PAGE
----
Disneyland Paris

Disneyland Paris Shares Inspiration for Waterways at the Park

Hi everyone!

Disneyland Paris has been sharing a lot of its history recently. Today they talk mostly about the various waterways of the main park. For example, that the fountains in front of the Disneyland Hotel are reminiscent of Tivoli Gardens.

The text and photos below this were provided to us by Disneyland Paris to share and are copyright as such.

From the Rivers of the Far West to the Crater Pools in Discoveryland via the Rio Grande, Disneyland Paris has many waterways with a story to tell…

Our journey along the water begins in front of the Disneyland Hotel at Fantasia Gardens, which are truly enchanting with charming streams winding through rocks and an elegant pool. The fountains are reminiscent of Tivoli Gardens in Copenhagen, which inspired Walt to create the Disneyland Resort in Anaheim. They also remind us of fountains at Château de Versailles, with its famous great fountains that Imagineers visited when they were designing Disneyland Paris. They wanted the park entrance to pay tribute to the European castles that had them dreaming during their tour.

In Frontierland, the small city of Thunder Mesa stretches along the banks of the Rivers of the Far West, like the cities that American pioneers built along the Colorado, Rio Grande and Sacramento rivers. In the spirit of those great American rivers during the gold rush, our river protects Big Thunder Mountain from curious people who would venture too close to its mine, continuing its course to the remote lands of Frontierland through landscapes inspired by the beautiful U.S. river regions.

To discover these waters, simply board the Molly Brown and head west along Smuggler’s Cove, a water-eroded rock formation like those seen along the Colorado River, serving at one time as a dock for the famous Keelboats. But beware – the caves also offer a perfect hiding place for trappers and other river pirates peering out for a few travellers to rob!

Past Old Joe’s cabin we find Wilderness Island, an unspoiled place with cascading clear water, birch and cottonwood tree groves, and peaceful elk grazing in the shade like those found in Wyoming and Colorado.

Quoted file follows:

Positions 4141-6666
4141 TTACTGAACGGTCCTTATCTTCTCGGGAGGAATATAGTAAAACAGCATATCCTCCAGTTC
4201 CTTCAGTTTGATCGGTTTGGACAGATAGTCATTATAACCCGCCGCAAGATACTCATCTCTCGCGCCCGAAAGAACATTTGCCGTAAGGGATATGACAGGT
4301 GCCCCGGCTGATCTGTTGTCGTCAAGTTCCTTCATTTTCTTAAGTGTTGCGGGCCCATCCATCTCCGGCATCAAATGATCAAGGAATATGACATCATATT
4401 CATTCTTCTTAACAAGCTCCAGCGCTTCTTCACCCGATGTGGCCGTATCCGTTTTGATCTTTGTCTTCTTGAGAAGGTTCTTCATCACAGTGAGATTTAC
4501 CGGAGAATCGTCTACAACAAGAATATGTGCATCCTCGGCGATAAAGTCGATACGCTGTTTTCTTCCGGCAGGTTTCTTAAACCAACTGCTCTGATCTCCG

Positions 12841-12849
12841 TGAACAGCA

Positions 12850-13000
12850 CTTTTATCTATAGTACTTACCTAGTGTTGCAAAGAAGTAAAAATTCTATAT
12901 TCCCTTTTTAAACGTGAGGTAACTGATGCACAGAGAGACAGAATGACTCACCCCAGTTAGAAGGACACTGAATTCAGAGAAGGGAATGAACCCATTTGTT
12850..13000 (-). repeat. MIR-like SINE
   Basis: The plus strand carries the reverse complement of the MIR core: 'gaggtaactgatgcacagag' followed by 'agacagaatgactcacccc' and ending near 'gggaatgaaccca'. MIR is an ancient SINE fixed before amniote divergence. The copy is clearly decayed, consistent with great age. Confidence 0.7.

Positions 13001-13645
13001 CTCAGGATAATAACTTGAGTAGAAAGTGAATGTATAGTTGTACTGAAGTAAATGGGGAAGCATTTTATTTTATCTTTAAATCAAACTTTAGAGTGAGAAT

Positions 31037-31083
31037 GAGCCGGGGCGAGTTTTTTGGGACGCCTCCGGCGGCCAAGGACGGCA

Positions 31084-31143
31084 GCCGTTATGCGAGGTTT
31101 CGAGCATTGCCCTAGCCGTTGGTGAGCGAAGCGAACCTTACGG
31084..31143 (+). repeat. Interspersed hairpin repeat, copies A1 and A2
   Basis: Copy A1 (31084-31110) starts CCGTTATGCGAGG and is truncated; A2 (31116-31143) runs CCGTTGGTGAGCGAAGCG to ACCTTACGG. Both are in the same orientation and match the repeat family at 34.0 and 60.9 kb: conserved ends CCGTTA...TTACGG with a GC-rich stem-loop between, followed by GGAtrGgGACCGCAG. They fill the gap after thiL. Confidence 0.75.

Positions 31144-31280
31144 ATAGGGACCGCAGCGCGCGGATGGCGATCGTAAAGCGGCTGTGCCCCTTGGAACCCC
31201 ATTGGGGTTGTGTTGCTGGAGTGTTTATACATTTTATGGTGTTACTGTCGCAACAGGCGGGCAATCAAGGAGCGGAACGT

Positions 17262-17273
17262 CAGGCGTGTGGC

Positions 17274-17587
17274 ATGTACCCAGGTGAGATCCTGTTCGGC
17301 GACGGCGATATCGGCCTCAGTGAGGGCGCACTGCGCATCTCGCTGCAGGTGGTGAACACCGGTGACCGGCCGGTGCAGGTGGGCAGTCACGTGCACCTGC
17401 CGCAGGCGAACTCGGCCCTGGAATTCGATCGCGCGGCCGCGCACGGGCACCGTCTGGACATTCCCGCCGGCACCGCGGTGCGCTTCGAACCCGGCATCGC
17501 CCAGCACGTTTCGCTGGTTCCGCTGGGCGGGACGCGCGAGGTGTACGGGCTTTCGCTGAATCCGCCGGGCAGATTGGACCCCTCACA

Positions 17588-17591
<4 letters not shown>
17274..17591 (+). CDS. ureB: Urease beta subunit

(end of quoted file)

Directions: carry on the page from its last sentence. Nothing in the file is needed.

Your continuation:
On the other side of Big Thunder Mountain, there are spectacular new landscapes also shaped by water, such as rock formations similar to those of the Arches National Park in Utah, and hot springs and geysers like those in the famous Yellowstone National Park.

As for Adventure Isle in the heart of Adventureland, Imagineer Christ Tietz took the idea of an island full of hideaways, suspending bridges and other outdoor activities inspired by Tom Sawyer Island at Disneyland Resort and Walt Disney World Resort in Florida. These were adapted to the spirit of Adventure Land, and more specifically to the world of pirates. To do this, he based his design on three emblematic stories from European literature – Swiss Family Robinson, Treasure Island and Peter Pan – which were later adapted for film by Walt Disney. The names of the various waters on the island reflect these references: Swordsmen’s Sea, Doubloon Lagoon, Corsairs’ River, Cannonball Cove and Freebooter Falls.

Around Swiss Family Treehouse, Chris Tietz imagined cascades and waterfalls visible from all sides. These gushing springs also conveniently met their drinking water needs, as the head of the Robinson household designed an ingenious bamboo paddle wheel providing running water in the middle of the jungle! Plus, to the southeast of the tree, sandy beaches remind us of the New Guinea coasts where the family was stranded. Further north, waterfalls hide the entrance to secret caves where pirates may have hidden some treasures, while enormous amounts of water escape from the mouth of Skull Rock. The show is as visual as it is loud, and the sound of these waterfalls is in itself an invitation to travel… and to cool off during hot summers!

Water is also a founding element of Fantasyland. In addition to the waterfalls and fountains located in front of Sleeping Beauty Castle, the geography of this very “animated” place is punctuated by the river winding between the attractions, known as the Fantasyland Canal. Water is also an integral part of the experience on several attractions: Dumbo the Flying Elephant, with its golden fountains feeding the canal, Storybook Land and “it’s a small world” with the most joyful cruise around.

In Discoveryland, the water element is also present as soon as you enter the area, with bubbling Crater Pools emerging from rock formations most probably of volcanic origin, reminding us immediately of Jules Verne’s greatest adventures. The emblematic Discoveryland visionary is known for his Journey to the Center of the Earth and The Mysterious Island, not to mention Discoveryland Lagoon where Captain Nemo’s submarine is anchored, while Guests can visit Les Mystères du Nautilus attraction.

Of course, let’s not forget the Rio Grande river flowing between Disney’s Hotel Santa Fe and Disney’s Hotel Cheyenne, joining Lake Disney along Disney’s Sequoia Lodge. It’s a logical route when you consider that the American Rio Grande crosses Colorado, famous for its national parks, then New Mexico, whose capital is none other than Santa Fe, and Texas, a state emblematic of westerns to which Disney’s Hotel Cheyenne pays a vibrant tribute.

As for Lake Disney, the site of numerous festivities, be it the inauguration of the resort or Mickey’s Magical Fireworks, it appears to be like a giant magic mirror where we see the reflections of Disney’s Hotel New York: The Art of Marvel and Disney’s Newport Bay Club, both inspired by large coastal cities. It’s almost as if you were looking out at the ocean…